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How much? NI must be joking!

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Dear all,

I am recent graduated in Electrical & Electronic Engineering from a british university and i have a general question for people like me and those with more experience in labview.

My first contact with labview was during my third year (04-05) at university. I then continued on to use labview for my fourth year group project. In order to be able to program with LV, I completed courses LV Basics 1 and 2. However, since my skills in software engineering are pretty limited (the only programming i know is soldering!!!) and what i required to do for my project was beyond what the above courses had to offer, i got really frustrated. The university library had a few books on Labview and i contemplated on buying a book or two to help me with my project.

However, from the prevoius year i had already understood that most (if not all) of the books published, do not really teach you how to program in labview. Most of the books have titles like 'Learning with labview', or 'Instrumentation and Control application with labview', or 'DSP and labview'. These books might be ok for a beginner or for someone who is looking for some specific topic, but not for someone who wants to improve his LV skills in general .

What i am trying to say is that I am looking to extent my knowledge in labview. However, LV course Intermediate 1 and 2 cost an extorsoniate ~1700 britsish pounds. That is more than i pay for 1 years university fees (1100 only)!!!!!

My question to all you, including all the NI personel is how do they expect to make labview more popular (and get the next generation of engineers/programmers to use it) since not enough (or not the right) books are out there and their courses cost a small fortune (for a student).

Also, from what i know very few universities in britain teach labview as a module and if they do its probably at a masters level (see Manchester Msc in Instrumentation engineering).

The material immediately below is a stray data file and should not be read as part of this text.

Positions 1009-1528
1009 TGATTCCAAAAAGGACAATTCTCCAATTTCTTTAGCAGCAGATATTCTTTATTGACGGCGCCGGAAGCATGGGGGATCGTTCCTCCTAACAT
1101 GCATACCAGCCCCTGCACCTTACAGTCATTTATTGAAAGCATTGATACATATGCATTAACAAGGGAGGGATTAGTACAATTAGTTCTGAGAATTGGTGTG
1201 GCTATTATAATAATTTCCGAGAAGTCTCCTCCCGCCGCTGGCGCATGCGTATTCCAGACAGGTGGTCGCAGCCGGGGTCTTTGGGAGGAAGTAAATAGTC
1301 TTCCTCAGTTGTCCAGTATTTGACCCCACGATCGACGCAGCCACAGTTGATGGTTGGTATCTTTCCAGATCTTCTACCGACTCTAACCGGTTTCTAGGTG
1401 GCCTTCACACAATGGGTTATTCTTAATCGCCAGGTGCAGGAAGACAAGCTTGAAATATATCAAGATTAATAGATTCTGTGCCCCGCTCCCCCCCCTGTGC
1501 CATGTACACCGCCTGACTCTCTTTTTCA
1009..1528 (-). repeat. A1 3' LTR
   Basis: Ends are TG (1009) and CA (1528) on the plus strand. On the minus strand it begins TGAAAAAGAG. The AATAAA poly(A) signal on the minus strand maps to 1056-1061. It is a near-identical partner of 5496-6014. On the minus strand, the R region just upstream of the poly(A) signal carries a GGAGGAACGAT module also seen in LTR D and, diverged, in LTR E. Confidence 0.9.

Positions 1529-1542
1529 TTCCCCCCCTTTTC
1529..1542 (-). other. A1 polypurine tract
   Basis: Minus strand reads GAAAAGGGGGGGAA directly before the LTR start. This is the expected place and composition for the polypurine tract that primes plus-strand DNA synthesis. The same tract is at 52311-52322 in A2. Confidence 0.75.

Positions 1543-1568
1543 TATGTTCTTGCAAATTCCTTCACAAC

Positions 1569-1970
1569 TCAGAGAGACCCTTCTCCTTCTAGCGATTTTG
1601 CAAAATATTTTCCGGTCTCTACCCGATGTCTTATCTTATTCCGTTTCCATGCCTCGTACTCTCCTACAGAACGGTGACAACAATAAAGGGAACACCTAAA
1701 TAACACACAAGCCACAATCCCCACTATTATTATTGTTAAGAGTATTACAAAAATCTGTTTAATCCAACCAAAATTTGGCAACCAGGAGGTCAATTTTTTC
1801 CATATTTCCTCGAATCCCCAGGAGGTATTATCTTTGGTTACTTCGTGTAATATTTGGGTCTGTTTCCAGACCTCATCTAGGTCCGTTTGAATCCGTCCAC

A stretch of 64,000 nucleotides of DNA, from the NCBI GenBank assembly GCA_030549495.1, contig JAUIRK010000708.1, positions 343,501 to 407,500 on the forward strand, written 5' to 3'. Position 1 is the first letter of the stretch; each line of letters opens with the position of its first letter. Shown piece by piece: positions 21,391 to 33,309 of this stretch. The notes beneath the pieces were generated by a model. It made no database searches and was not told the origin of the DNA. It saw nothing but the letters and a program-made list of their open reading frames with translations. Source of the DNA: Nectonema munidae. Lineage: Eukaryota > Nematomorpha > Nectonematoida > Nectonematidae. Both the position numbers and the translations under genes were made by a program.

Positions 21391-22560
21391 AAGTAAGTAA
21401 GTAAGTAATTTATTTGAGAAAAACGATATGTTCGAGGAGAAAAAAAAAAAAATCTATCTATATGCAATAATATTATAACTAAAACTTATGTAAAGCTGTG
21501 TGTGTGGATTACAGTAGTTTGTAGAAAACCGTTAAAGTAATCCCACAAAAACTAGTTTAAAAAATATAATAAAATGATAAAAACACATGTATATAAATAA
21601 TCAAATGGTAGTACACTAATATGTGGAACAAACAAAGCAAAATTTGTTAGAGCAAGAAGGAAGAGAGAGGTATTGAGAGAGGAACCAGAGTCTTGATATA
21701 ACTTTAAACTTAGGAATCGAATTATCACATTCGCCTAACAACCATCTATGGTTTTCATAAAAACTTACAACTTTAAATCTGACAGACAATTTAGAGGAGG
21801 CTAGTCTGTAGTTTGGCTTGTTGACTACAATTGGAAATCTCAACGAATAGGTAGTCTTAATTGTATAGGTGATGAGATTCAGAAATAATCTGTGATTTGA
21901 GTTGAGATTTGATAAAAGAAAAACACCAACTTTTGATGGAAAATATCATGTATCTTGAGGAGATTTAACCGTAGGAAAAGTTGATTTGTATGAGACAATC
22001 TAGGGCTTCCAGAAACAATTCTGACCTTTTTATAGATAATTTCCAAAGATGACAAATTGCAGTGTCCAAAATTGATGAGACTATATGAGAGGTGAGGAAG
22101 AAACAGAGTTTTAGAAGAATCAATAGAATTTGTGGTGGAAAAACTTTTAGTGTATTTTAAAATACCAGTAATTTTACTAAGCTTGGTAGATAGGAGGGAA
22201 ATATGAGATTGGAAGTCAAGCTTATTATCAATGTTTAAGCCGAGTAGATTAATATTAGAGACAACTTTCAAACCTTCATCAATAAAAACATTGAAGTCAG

I do understand that 1700 pounds might not be that much for a company to send you on trainning, but for students like me (and many people in academia e.g. researchers ) this constitutes a major problem.

I am assuming that american uni's might offer courses in LV from the 1st year of study, but this is not the case in bristish ones.

The fact is that the books publish on LV, which are meant to teach LV, are not up to the standard they should. What i mean by this is that LV basics 1&2 were so well written (they were of incredible help to me) and i can not find anything as good as those two courses, in order to continue on the same learning curve.

Does anyone know of any good books (above level LV basics 1&2)?

I need LV Intermediate 1&2.

Here is my email address. If any one can give some advice please contact me at bogiasac@msn.com .

I hope this generates some positive comments and possible actions.

Please forgive me if i hit the nerve of some people in this forum.

All the best


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Welcome to LAVA!

Your question is fair, and lucky for you one of our greatest members has helped in the most recent rewrite of one of the best books called "LabVIEW for Everyone". The original books are good, and with Jim's input on the third edition, you shouldn't be dissapointed.

Another book worth reading is "A Software Egineering Approach to LabVIEW" by Conway and Watts. This book is a couple of years old, but covers software planning and design. Preview of it available via Google The authors are from Hampshire, UK their web site is http://www.ssdc.co.uk/. I took the Intermediate I & II classes, and the concepts as well as small portions of this book were referenced. You should know that there are some rendering quality problems with the illustrations in this book; not the fault of the authors.

The third edition of LabVIEW for Everyone is expected to be released on August 1st. I'm not sure about ordering from the UK, but Amazon is offering a nice discount if you pre-order.

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  • 1 month later...


I think LV Punk choose the best solutions. The third edition of LabVIEW for Everyone is the best book on the market right now and it is much cheaper than NI training. Instead of NI training you could also buy only a book from this training and it is also cheaper solutions than spending 1700 for training.